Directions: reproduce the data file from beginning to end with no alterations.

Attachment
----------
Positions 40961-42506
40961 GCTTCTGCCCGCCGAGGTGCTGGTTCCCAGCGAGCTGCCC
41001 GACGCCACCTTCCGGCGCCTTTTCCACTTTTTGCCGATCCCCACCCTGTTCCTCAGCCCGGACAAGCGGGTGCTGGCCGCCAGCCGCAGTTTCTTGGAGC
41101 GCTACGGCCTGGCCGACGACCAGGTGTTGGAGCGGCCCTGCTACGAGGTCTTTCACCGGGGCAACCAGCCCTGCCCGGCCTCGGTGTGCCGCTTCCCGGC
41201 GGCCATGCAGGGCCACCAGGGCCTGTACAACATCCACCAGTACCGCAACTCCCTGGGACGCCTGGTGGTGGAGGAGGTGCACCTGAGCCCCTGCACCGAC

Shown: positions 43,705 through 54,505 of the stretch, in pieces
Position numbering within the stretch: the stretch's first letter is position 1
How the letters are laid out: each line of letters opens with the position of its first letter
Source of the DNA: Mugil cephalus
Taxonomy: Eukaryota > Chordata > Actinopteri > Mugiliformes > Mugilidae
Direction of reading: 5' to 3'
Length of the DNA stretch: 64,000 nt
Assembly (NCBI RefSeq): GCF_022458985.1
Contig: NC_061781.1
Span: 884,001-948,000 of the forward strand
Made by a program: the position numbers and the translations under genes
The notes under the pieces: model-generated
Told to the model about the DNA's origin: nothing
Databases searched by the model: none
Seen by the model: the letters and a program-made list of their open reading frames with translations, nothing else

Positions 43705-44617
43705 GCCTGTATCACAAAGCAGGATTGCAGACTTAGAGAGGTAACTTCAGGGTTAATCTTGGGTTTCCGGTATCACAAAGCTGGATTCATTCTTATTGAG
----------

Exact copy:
Positions 40961-42506
40961 GCTTCTGCCCGCCGAGGTGCTGGTTCCCAGCGAGCTGCCC
41001 GACGCCACCTTCCGGCGCCTTTTCCACTTTTTGCCGATCCCCACCCTGTTCCTCAGCCCGGACAAGCGGGTGCTGGCCGCCAGCCGCAGTTTCTTGGAGC
41101 GCTACGGCCTGGCCGACGACCAGGTGTTGGAGCGGCCCTGCTACGAGGTCTTTCACCGGGGCAACCAGCCCTGCCCGGCCTCGGTGTGCCGCTTCCCGGC
41201 GGCCATGCAGGGCCACCAGGGCCTGTACAACATCCACCAGTACCGCAACTCCCTGGGACGCCTGGTGGTGGAGGAGGTGCACCTGAGCCCCTGCACCGAC

Shown: positions 43,705 through 54,505 of the stretch, in pieces
Position numbering within the stretch: the stretch's first letter is position 1
How the letters are laid out: each line of letters opens with the position of its first letter
Source of the DNA: Mugil cephalus
Taxonomy: Eukaryota > Chordata > Actinopteri > Mugiliformes > Mugilidae
Direction of reading: 5' to 3'
Length of the DNA stretch: 64,000 nt
Assembly (NCBI RefSeq): GCF_022458985.1
Contig: NC_061781.1
Span: 884,001-948,000 of the forward strand
Made by a program: the position numbers and the translations under genes
The notes under the pieces: model-generated
Told to the model about the DNA's origin: nothing
Databases searched by the model: none
Seen by the model: the letters and a program-made list of their open reading frames with translations, nothing else

Positions 43705-44617
43705 GCCTGTATCACAAAGCAGGATTGCAGACTTAGAGAGGTAACTTCAGGGTTAATCTTGGGTTTCCGGTATCACAAAGCTGGATTCATTCTTATTGAG